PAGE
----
Rise Magazine

Rise magazine is written by parents who have faced the child welfare system in their own lives. Many people don’t know that the majority of children who enter foster care return home to their parents–and that most children in care wish for a lifelong relationship with their parents, whether they live with them or not. Helping parents is fundamental to helping children in foster care.

Through personal essays and reporting, parents illuminate every aspect of the child welfare experience from parents’ perspectives. Sign up for a free individual subscription or purchase print copies to hand out to parents and child welfare staff. For professionals, Rise stories offer insight that can improve how you engage and support fragile families. For parents, Rise offers information, peer support, and hope.

Legal Rights

A Parent’s Ally: Providing “A Bridge” for Parents in Early Legal Representation

Parent advocates have an essential impactful role in providing effective legal representation to protect parents’ rights, prevent family separation and support parents involved with the child welfare system. Here, Iesha Hammons, the Parent Ally at Legal Services of New Jersey, explains how she supports parents, why she does this work, the challenges of being a Parent Ally and how she takes care of herself in the role.

Legal Rights

Protecting Families from Poverty—and CPS: How Early Legal Representation is Working in New Jersey

Parents struggling to provide for their children are often surprised to learn that gaps in basic care caused by poverty can result in allegations of neglect and child removal. Parents struggling with lack of adequate housing or poverty need access to resources and support, not an intrusive child welfare investigation, mandated services, or separation.

Rise Magazine

‘The Challenges of the Virus Have Acted Only to Heighten an Already Urgent Need for Systemic Change’

The coronavirus shutdown is putting stress on families and is negatively impacting families with child welfare involvement: Courts are closed, hearings are delayed and in-person visits and services are canceled. In response to the coronavirus pandemic, the U.S. Children’s Bureau has issued guidance to child welfare agencies.
 
Here, Jerry Milner, the Associate Commissioner of the U.S. Children’s Bureau, and David Kelly, Special Assistant to the Commissioner, explain parents’ rights and protections during the pandemic. They also discuss their guidance to child welfare agencies and courts and their vision for child welfare reform.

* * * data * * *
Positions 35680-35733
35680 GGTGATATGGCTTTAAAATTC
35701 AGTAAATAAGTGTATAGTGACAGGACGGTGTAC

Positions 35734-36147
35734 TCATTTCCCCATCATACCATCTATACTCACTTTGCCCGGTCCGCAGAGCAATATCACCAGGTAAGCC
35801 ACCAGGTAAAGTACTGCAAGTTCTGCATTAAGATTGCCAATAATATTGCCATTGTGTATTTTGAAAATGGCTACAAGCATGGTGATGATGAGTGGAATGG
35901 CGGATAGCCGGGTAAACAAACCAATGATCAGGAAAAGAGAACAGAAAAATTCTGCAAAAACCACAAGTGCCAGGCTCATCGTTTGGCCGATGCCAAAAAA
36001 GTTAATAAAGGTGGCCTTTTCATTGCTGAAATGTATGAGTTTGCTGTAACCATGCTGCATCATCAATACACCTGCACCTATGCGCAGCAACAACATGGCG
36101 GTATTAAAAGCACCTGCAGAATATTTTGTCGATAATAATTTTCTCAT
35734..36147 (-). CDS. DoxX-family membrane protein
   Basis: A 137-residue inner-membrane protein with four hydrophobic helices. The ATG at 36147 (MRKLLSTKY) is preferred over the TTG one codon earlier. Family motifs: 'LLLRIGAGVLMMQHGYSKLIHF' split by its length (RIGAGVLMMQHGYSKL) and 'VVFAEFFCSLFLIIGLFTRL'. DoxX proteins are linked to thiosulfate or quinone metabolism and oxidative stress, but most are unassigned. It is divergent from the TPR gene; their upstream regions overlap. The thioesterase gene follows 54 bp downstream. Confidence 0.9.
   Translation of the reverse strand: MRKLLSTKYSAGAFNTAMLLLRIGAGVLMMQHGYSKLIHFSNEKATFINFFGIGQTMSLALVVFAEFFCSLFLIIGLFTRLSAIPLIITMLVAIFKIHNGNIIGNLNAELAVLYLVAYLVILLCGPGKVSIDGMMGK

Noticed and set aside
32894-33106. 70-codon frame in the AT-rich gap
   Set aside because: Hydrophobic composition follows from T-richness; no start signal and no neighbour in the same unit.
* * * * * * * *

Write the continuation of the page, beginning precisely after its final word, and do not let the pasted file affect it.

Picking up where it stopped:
Rise Magazine

Making the Most of Virtual Visits in a Time of Separation and Uncertainty

Since the COVID-19 shutdown began, my emotions have flip-flopped between anger at the system, understanding for the safety of my children, and sadness in not seeing them, holding them, playing with them and reading to them. I feel a sense of helplessness knowing that, right now, their well-being is absolutely out of my control. I hope that soon this nightmare will end.

Legal Rights

How Early Legal Representation Can Protect Families

NYC parents at risk of child protective involvement or facing an investigation can now access legal representation through family defense organizations in their communities. In October, NYC’s City Council also introduced a bill t would ensure that all parents being investigated by ACS have information about how to access a lawyer and the opportunity to do so, although it hasn’t yet passed. Here, Emma Ketteringham, managing director of The Bronx Defenders’ Family Defense Project, explains the importance of early legal representation and systemic reform to reduce child welfare involvement. The Bronx Defenders has been providing early legal representation to parents facing ACS investigations for 15 years.